RABIES ALERT EXPANDED TO ALL OF BAY COUNTY
March 14, 2019
Panama City, Fla.—The Florida Department of Health in Bay County is expanding a rabies alert issued earlier in March. Now that there are four confirmed cases of rabies within a month period, the alert covers all of Bay County. The rabies alert is for 60 days. Rabies is a fatal viral infection of the nervous system that is transmitted from animal to animalor animal to human by bite, scratch, or mucous membrane exposure to infected saliva.
The recent case involved a rabid raccoon that was killed by dogs off Oakenshaw Drive between Highway 2301 and Camp Flowers Road in Youngstown. Another raccoon was also killed by a dog in Callaway on Sukoshi Drive off Highway 22 in February. The original rabies alert sent earlier in March was only for a portion of northern Bay County. Two gray foxes tested positive for rabies in that area, one off the north end of Resota Beach Road and the other off Proper Road east of Lake Merial.
Florida law requires dogs and cats four months or older be vaccinated by a licensed veterinarian against rabies. Unvaccinated dogs and cats should be kept indoors. Cats are the domestic animal most likely to be infected with rabies. Keep cats indoors. Do not touch wild animals or stray cats or dogs. No animal is too young to have rabies.
Operation Spay Bay will be offering free rabies vaccinations for cats and dogs on Saturday, March 16 from 9 am – 1 pm at Sharon Sheffield Park, 901 Ohio Avenue, Lynn Haven. Operation Spay Bay will also offer other shots and testing a low cost. This includes; distemper for $10, kennel cough for $10, heartworm test for $10 and FVRCP for $10. For more information call 850-215-1022 or email firstname.lastname@example.org.
The Florida Department of Health would like to remind citizens that it is unintentionally or unintentionally feeding raccoons is prohibited in Florida. Feed dogs and cats indoors and keep garbage covered. Feeding raccoons concentrates raccoons at abnormally high densities and increases the likelihood of rabies transmission from raccoon-to-raccoon and raccoon-to-dogs, cats, and people. Infected raccoons may appear normal. Relocating an infected raccoon can spread rabies.
If bitten or scratched by an animal, wash the wound immediately with soap and water. Seek medical treatment as needed and report the injury to the Florida Department of Health in Bay County at (850) 872-4455. If the animal is stray or wild, call 911 or Bay County Animal Services at (850) 767-3333 and report the animal’s location. In the City of Lynn Haven, call the Lynn Haven Police Department at (850) 265-1112. Follow up. Rabies is preventable when treatment is provided in a timely manner.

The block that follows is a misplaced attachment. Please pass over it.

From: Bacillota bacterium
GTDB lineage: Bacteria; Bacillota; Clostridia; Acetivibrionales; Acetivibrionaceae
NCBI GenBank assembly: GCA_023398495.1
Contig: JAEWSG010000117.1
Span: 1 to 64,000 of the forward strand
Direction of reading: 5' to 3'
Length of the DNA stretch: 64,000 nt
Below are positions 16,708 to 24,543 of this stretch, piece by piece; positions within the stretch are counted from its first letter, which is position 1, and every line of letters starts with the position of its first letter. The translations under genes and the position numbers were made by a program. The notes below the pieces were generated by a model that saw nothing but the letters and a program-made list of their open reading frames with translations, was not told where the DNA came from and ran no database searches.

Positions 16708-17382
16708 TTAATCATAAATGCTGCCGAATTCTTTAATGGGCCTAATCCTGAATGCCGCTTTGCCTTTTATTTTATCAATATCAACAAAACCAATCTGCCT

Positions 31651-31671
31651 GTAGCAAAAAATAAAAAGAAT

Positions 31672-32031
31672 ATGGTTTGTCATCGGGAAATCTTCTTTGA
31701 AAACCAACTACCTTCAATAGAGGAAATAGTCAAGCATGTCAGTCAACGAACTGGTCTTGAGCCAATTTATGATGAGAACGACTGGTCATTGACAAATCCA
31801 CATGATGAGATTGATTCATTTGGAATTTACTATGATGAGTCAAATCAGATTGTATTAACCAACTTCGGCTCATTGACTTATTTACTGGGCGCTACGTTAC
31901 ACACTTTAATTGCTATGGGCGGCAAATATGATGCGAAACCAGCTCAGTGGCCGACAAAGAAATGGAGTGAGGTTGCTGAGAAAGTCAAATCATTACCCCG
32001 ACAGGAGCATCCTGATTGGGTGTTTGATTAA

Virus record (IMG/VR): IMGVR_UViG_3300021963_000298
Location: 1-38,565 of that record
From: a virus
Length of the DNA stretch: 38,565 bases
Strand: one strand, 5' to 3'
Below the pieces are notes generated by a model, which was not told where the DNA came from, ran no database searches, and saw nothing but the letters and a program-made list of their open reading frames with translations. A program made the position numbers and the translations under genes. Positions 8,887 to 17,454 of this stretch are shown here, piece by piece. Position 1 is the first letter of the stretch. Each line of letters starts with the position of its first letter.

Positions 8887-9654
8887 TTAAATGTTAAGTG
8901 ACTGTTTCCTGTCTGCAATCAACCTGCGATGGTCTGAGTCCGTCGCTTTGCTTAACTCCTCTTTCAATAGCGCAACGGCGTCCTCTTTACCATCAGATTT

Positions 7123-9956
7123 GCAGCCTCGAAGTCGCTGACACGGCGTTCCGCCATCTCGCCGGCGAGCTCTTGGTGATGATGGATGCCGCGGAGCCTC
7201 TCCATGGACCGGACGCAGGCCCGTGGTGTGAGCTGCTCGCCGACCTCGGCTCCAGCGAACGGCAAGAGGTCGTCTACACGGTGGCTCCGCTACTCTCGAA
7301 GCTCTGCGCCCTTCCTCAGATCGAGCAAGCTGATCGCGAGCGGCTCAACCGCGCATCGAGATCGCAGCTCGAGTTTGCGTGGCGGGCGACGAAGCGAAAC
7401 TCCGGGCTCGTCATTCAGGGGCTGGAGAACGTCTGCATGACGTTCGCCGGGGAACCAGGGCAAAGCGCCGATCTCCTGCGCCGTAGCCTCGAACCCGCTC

The following advice is issued:
- If your dog or cat fights with a wild animal, contact the Florida Department of Health in Bay County immediately. The wild animal will need to be tested for rabies. Your animal may need to be quarantined. Do not shoot suspected rabid animals in the head.
- Do not touch animals that are not yours. Avoid contact with all wildlife, especially raccoons, bats, bobcats, otters, foxes, skunks and coyotes. No animal is too young to have rabies. A rabid animal may act friendly.
- Wear rubber gloves and protective eyewear when dressing/butchering wild animals to avoid exposure to rabies and other diseases.
- Cook all meat thoroughly to 165 degrees.
- Do not hunt animals that appear sick.
- For general questions pertaining to stray animals or odd acting wild animals, contact your area’s animal control department.
- For questions regarding the health of a pet, contact a veterinarian.
- Teach your children about rabies and to NEVER TOUCH A BAT!
For further information on rabies, go to the Florida Department of Health website at https://www.floridahealth.gov/environment/medicine/rabies/rabies-index.html or contact the Florida Department of Health in Bay County at 850-872-4720 or follow us on Twitter @FLHealthEmerald.
About the Florida Department of Health
The department, nationally accredited by the Public Health Accreditation Board, works to protect, promote and improve the health of all people in Florida through integrated state, county and community efforts.